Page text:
Exchange with Rojava — Online to a War Zone

Bild mit Studenten

International exchange that broadens horizons: In June Kurdish students from northeastern Syria and students in Bremen discussed issues of social justice and peaceful coexistence, feminism, LGBTQ+ rights, ecology and community economies, and more — a dialogue that ran out of time but should not stop. "It was simply an overwhelming experience," summed up one Bremen participant enthusiastically. The name of the block seminar, appropriately: ”An Anthropology of the Possible”.

For three weeks on Sundays and Mondays, thirty Cultural Studies bachelor students met online with twelve students from the University of Rojava. Rojava is a self-administered Kurdish autonomous region in northern and eastern Syria, which is more or less tolerated by the Assad regime. Although peace in the region is still threatened by repeated attacks by Turkey and Turkey-backed militias, the large city of Qamishlo has survived the war in Syria comparatively unscathed. The new University of Rojava was founded there in 2016. Université Paris 8 and Washington State University, among others, responded to an international call for university cooperation by Dr Sardar Saadi, director of the Institute of Social Sciences. The concrete proposal for a joint seminar on an anthropology of the possible, as conceived by Dr Ulrike Flader and Prof Dr Götz Bachmann from the University of Bremen, was immediately taken up.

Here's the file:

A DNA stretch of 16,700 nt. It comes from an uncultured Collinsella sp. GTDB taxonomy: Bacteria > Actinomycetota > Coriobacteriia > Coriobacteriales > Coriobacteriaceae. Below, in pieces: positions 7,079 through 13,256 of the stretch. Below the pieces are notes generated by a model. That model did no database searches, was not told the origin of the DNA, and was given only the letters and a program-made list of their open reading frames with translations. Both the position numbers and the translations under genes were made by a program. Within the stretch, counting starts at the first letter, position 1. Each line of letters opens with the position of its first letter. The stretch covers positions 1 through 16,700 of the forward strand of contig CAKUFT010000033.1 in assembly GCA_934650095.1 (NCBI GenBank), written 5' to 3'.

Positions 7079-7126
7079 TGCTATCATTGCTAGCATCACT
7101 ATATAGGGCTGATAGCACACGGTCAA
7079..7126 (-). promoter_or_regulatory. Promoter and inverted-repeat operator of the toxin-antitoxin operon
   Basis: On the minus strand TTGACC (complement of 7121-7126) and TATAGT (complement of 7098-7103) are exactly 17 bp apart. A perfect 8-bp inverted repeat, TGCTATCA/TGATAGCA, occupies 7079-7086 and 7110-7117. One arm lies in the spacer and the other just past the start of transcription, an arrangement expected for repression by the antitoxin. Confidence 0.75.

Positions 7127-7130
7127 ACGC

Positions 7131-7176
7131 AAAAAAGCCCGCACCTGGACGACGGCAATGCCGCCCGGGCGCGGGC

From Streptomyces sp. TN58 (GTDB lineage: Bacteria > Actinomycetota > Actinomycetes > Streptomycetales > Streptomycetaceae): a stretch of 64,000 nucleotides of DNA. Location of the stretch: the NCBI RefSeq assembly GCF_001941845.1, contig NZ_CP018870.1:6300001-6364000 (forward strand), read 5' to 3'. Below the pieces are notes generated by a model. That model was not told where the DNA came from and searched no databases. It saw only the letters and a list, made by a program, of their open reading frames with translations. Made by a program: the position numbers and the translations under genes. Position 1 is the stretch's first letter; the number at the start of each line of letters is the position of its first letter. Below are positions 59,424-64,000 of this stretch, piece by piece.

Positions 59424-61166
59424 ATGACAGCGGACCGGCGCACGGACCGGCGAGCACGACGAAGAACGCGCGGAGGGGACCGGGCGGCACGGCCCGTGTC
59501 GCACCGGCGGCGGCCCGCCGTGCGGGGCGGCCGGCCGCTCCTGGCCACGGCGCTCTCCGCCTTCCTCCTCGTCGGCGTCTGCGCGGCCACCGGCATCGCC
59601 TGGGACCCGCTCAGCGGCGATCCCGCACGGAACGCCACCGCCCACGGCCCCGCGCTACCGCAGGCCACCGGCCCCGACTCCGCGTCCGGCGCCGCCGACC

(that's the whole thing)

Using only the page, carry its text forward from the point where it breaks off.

“We see this cooperation with Rojava also in terms of collaborative anthropology, which is translated here into joint research-based teaching and learning, and a global, democratic responsibility that already distinguishes the University of Bremen in its efforts to collaborate with Scholars at Risk and the University in Exile Consortium," says Flader.

In the online seminar, participants from Bremen and Rojava discussed and compared approaches to ecology, feminism, alternative economies and self-management that are practised in Rojava and found in various social movements in Germany. Discussions were in English, German and Kurdish with simultaneous translation (funded by the University of Bremen). Despite this language barrier, all participants concluded that such an exchange is not only possible, but so enriching, engaging and enlightening that it absolutely must be continued.

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